We arrived in Ely on the heels of a preemptive Fourth of July procession—truck after truck followed by a stream of veterans on motorcyles blaring sirens. Finally, we made it to my parents’ hotel, a national chain that, for the purpose of this story, I’ll call The Pinta Inn.
We found Mom, Dad and the dog in their room. There she was, her right arm purple, her right leg bandaged, a tired but relieved smile, her sense of humor still intact. The Superhero Unicorn, in all her glory.
She told me how they had been admitted to the hospital late that Saturday night, where, in true fashion, she befriended every doctor, nurse and physician’s assistant. Perhaps more infuriating than the injury itself was the fact that she had to lay prone for two days, unable to move, for fear of making the break worse.
“And I just want to say, with all the other crappy feelings that I’ve had about the fact that our vacation is screwed, the people at the hospital were really, uniformly wonderful to me,” she later told me. “When they asked me, ‘Would you be willing to have a blood transfusion? Do you have a religious objection?’ I said, ‘No, I’m Jewish. I’m a smartass.’”
And then I saw the scene of the crime: the slimy, wet surface of the pool deck looked like it had not been touched in years. One look filled me with rage. Francesca Verdad came alive in my itchy legs, my clipped conversations with hotel staff. This was unacceptable.
The floor was covered in black mold. There was inadequate drainage on the concrete. The only signs in or around the pool were printed in size nine gray font. We tripped over a strip of carpeting when walking from the lobby to my parents’ room. The night after Mom was admitted to the hospital, the hotel concierge made Dad move rooms. Weirdly, their first room had handicapped access, but when Mom returned from surgery with a walker, they were relocated to a smaller room, one with a toilet six inches off the floor.
That night, the four of us ate dinner in the lobby, not bothering to lower our voices. I moved Mom’s walker out of the way while we ate barbecue. Every time a hotel guest made their way to the pool, we called out a warning.
The next day, we awoke ready to get the hell out of dodge. We tried to get Mom comfortable in the passenger seat of my 2018 Pacifica, the seven-seater minivan with the Biden/Harris and I Used to Be Cool bumper stickers. Mom’s surgeon recommended we stop every hour so she could exercise her legs to avoid blood clots. And so we did.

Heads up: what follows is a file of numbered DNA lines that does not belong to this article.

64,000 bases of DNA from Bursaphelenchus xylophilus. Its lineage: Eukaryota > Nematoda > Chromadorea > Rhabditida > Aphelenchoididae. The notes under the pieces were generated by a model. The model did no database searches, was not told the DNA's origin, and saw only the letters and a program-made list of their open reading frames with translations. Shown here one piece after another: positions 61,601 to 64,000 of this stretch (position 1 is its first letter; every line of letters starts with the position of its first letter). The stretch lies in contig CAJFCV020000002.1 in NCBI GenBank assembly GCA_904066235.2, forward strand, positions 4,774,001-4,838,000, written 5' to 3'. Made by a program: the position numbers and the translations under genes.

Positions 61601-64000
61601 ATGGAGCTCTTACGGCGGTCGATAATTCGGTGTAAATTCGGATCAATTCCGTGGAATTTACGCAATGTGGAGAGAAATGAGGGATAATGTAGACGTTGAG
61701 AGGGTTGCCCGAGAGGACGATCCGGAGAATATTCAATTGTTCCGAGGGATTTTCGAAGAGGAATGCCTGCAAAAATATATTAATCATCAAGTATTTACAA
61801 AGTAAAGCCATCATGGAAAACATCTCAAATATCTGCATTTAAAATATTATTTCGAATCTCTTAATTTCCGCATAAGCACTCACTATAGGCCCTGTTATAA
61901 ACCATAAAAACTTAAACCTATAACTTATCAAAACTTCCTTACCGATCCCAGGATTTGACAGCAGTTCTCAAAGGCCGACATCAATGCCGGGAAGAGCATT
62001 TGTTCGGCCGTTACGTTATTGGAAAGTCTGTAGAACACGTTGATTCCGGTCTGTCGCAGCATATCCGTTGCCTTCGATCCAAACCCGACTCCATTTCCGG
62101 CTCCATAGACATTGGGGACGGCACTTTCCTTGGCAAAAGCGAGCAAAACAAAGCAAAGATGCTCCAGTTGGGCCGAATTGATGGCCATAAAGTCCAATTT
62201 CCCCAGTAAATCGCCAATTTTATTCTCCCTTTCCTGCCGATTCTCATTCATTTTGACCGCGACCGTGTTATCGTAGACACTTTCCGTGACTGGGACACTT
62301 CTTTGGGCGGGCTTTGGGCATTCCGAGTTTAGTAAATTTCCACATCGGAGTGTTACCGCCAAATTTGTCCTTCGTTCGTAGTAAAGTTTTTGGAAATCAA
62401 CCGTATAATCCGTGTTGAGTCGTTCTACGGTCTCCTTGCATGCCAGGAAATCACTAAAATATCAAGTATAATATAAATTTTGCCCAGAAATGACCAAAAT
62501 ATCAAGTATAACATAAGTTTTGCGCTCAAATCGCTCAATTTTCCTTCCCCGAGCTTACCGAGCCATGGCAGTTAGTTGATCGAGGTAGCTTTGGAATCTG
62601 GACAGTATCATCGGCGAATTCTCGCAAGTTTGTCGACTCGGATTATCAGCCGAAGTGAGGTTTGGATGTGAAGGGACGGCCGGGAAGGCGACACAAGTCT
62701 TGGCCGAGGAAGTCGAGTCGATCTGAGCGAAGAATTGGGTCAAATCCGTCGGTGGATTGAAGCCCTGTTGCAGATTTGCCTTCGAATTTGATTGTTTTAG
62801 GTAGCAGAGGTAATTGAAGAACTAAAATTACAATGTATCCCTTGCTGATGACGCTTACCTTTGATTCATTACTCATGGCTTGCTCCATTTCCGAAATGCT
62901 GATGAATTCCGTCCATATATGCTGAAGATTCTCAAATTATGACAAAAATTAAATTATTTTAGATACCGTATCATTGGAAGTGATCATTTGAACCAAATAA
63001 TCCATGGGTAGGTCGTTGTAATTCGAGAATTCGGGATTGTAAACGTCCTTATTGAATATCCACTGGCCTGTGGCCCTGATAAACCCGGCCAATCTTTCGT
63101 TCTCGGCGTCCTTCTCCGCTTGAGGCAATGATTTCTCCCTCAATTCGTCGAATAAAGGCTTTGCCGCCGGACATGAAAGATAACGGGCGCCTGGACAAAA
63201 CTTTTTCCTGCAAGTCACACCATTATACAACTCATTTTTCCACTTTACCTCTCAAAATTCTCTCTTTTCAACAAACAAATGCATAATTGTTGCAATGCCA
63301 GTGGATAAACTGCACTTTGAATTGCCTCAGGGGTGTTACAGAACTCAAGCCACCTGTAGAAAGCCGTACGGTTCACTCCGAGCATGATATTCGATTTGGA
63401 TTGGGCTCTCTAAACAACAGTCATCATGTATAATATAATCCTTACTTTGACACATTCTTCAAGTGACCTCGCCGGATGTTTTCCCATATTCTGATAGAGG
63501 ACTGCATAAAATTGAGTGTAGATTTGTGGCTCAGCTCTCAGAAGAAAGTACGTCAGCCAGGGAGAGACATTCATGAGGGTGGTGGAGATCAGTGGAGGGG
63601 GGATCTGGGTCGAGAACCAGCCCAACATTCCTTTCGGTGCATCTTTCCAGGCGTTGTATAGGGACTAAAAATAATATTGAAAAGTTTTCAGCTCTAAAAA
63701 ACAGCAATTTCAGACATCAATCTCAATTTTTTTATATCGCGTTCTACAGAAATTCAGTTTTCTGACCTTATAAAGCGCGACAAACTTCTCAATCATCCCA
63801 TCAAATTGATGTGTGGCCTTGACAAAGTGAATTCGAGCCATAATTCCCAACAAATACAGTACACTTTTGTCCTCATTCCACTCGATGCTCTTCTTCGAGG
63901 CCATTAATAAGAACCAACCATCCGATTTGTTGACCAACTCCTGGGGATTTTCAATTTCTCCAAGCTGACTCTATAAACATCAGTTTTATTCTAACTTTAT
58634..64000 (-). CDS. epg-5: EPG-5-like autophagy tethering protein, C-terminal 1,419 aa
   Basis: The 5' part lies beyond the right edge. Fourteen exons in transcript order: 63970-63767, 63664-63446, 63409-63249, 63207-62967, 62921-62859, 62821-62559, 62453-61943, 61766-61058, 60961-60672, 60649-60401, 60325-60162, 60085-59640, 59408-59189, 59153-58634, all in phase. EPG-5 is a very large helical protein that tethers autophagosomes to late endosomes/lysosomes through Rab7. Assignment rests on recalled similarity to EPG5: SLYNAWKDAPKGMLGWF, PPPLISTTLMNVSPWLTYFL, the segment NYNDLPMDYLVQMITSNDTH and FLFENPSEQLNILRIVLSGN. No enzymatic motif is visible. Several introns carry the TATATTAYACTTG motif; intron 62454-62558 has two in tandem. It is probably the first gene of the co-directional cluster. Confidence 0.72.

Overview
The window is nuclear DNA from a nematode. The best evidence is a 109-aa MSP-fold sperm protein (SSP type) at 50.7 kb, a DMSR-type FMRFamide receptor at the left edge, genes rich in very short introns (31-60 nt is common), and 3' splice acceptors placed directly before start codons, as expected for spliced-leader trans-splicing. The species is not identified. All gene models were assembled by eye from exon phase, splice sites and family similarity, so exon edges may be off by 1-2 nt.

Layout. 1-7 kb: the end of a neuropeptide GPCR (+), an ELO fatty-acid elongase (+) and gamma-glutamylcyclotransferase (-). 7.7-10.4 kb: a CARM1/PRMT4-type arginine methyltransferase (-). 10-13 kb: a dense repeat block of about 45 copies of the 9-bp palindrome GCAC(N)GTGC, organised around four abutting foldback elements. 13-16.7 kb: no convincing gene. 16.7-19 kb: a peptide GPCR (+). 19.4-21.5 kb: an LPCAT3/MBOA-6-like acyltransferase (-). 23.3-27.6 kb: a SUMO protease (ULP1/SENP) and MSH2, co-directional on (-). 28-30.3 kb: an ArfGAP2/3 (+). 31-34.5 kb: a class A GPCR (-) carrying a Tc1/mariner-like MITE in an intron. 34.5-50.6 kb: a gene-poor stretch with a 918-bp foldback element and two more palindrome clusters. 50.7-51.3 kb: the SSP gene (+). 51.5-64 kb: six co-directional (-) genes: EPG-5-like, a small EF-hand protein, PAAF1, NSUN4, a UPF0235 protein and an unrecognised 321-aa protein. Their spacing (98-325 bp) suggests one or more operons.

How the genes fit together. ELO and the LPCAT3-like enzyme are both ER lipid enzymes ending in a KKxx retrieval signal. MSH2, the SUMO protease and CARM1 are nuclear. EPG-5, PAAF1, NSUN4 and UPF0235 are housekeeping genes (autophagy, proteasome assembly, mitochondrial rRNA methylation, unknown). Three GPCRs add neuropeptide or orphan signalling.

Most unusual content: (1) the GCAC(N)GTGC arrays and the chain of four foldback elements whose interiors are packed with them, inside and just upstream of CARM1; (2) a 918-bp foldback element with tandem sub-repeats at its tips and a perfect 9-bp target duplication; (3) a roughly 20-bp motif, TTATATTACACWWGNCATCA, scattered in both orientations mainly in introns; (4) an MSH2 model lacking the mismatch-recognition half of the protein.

We stopped at truck stops and gas stations. I almost bought Ryan a t-shirt at an emporium that said, “I KNOW JACK SCHITT,” and had taken it to the cash register before Rick stopped me to say, “Could he wear that out with your kids?”
Rick and Dad drove my parents’ car, and every time they were passed by a semi, my chest tightened. How was it that the world felt so full of risk? It wasn’t enough that we had to outsmart a deadly, invisible virus. We also had to watch our step everywhere we went.
We spent that night in Winnemucca. I took a walk, eager to do something, anything, with the pent-up anger I’d been holding inside. Nevada looked like the moon. Dry and hot and full of palpable unused energy, the atmosphere charged. There was nowhere to go except an empty lot where I stumbled over an abandoned washing machine.
I felt my tough Francesca Verdad exterior begin to slough off. Some part of me had looked forward to serving as my parents’ protector—it seemed like a small way to pay off the thousands of favors, big and small, that they’ve performed for me. Francesca Verdad always had something to prove. Surely, she could handle 72 hours of project managing three of the most important people in my life. What I hadn’t realized was how draining it was, being her.
That night I washed Mom’s platinum-unicorn hair over the hotel sink, reminding me of when she would curl my hair with a hot iron. She had to move strategically, bending so as not to upset the screw in her side. For a moment I could see it, a rare self-consciousness that betrayed Mom’s humanity, as if she couldn’t or wouldn’t always be my superhero. But the moment was gone almost as quickly as it had come, our attention shifting to their dog Tess, and then to the cowboys in their long blond mullets outside, billows of cigarette smoke congregating a few feet from our open window.
Mom recognized the precarity of the situation, but in true form, she sought out ways to make it funny. She regaled me with stories of her correspondence with the former editor of Mad Magazine, memories of her childhood spent traversing California’s Highway 99, splitting time between her mother’s Santa Monica home and her father’s walnut orchard in Yuba City. She saw a beauty in Nevada’s gray-blue wilderness that I, as Francesca Verdad, refused to acknowledge.
The next day, we crossed the state line into California. My blood pressure decreased the moment I inhaled the deep scent of Tahoe National Forest. We were going to make it. We would survive this trip.
And we did, arriving at my parents’ home that night. We bid adieu to Rick, who had left his car at their house. I helped Mom remove the bandages from her leg, which was dotted in a constellation of overlapping bruises and marks, and stood at the ready while she took her first shower in a week. I argued with Dad when he insisted on getting on a ladder to change the battery in their smoke alarm.
“If you fall, I’ll never forgive you,” I told him. He waved me off.
Frustrated, I wandered into their backyard. Their garden was in full bloom: Tomatoes, eggplants, zucchini, sunflowers and roses. Anger made me active. I hadn’t expected to feel so fragile, a 37-year-old mother sandwiched between growing kids and aging parents.
I went back to my childhood bedroom where, years ago, I would lay awake listening to crickets chirping and imagining that Paul Bunyan pulled the sun down below Lake Berryessa at night. I wondered how to make all of this mean something, if it meant anything at all. Then I lay between my parents on their bed.
“Well, we learned how to spell Winnemucca,” Mom said. “Our dog wants to know why, after we dragged her all the way to Nevada, we are already back home.”
“We should have gambled,” I said. “There are more casinos in Nevada than grocery stores.”
“Dad said he and Rick made a $20 donation to the Winnemucca Inn and Casino.”
“Want to know how to spell ‘Ely’?” I asked.
“E – L – Y.”
“Ely: F – U – C – K – Y – O – U.”
The next morning I drove back to my house, where Ryan and the kids were waiting, hungry and tired. But before then, we went to bed laughing, as we often do.